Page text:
Wright State revives student-faculty collaborative writing journal

A journal that showcases select students’ academic papers from a wide range of disciplines is back after a six-year absence — and with a bright future.

Best Integrated Writing: a Journal of Excellence in Integrated Writing at Wright State University features papers by students chosen from a variety of submissions from faculty members who worked with their students to develop the scholarly papers. The spring 2024 edition showcases the work of eight students.

“Best Integrated Writing is open to any class across campus that has a writing-intensive component,” said Kristie McKiernan, senior lecturer of English in Wright State’s School of Humanities and Cultural Studies and one of the journal’s two co-editors.

“The variety of disciplines demonstrates the importance of and the focus on excellence in writing throughout the Wright State community,” said the other co-editor, Tracy Smith, senior lecturer of English.

The last such journal was produced in 2018. Last spring, McKiernan and Smith were asked to spearhead the revival, which involved soliciting, editing and choosing submissions.

Early in the Fall Semester, the co-editors issued a call for submissions through newsletters and word of mouth. The submissions came from faculty who worked with their students on further developing the papers.

“The journal’s process allows for more collaboration between faculty and students, building stronger relationships,” McKiernan said.

Then in early spring came an unexpected result. “We were surprised by the response,” McKiernan said.

In a field where they thought the submissions would be in the single digits, they received more than 20 papers. “We didn’t think we would get that many,” McKiernan said.

“I believe the Wright State academic community is excited about the return of the journal and the opportunity it gives their students,” Smith said, “hence the large number of submissions.”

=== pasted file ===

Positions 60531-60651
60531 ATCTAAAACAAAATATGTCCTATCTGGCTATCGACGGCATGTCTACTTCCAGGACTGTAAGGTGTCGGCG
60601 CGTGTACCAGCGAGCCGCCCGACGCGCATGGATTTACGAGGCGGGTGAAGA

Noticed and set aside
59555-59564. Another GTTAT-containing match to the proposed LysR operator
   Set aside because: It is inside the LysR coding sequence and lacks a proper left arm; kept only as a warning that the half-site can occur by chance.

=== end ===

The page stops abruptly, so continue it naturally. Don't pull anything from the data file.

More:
McKiernan and Smith got to work, editing and planning the final version.

“We chose eight, the most stellar and a sampling, no two of which are on the same subject,” McKiernan said.

A couple of examples: “Reintegrating Humanity and Nature in Education and Workplaces” by Kristin Johnson, a 2023 Wright State graduate with a bachelor’s degree in psychology and a minor in computer science, and “Characterizing the Polyamorous Experience Through Research” by Kacey O’Harra, who recently graduated with a bachelor’s degree in psychology with a concentration in behavioral neuroscience.

The new issue of Best Integrated Writing is available on CORE Scholar at corescholar.libraries.wright.edu/biw/vol6/iss1.

Because of the unexpected number of quality submissions, McKiernan and Smith received approval to publish not one but two journals each academic year.

McKiernan and Smith have the submissions left over from spring and plan to call for new submissions in early fall. A new journal will be produced in early November.

McKiernan said they hope the next round of submissions includes posters or multimedia, neither of which were in the mix this time.

“We’re also open to seeing digital projects,” she said. “It could be in arts, education or even sciences, where students are often assigned poster presentations. With the journal being digital, we perceive that there could be a link to see not only an essay but also a video or presentation.”

The co-editors say the revived journal benefits students and Wright State.

“The university talks about the importance of student relationship, retention and recruitment,” McKiernan said.

Positive academic news that showcases these relationships and the positivity of students working with faculty shows “we have high standards, and the students are meeting them,” she said.

“The journal gives students an opportunity to showcase their work,” Smith added, “and will hopefully inspire them to pursue graduate studies and continued academic publishing.”

Students whose work is published in the journal are also building their academic credentials, which helps them when applying to graduate school or interviewing for a job.

“We both thank the faculty and students behind the many exemplary pieces of writing that were submitted,” Smith said. “We also want to encourage additional faculty members to submit the excellent writing of their students as we move toward biannual editions.”

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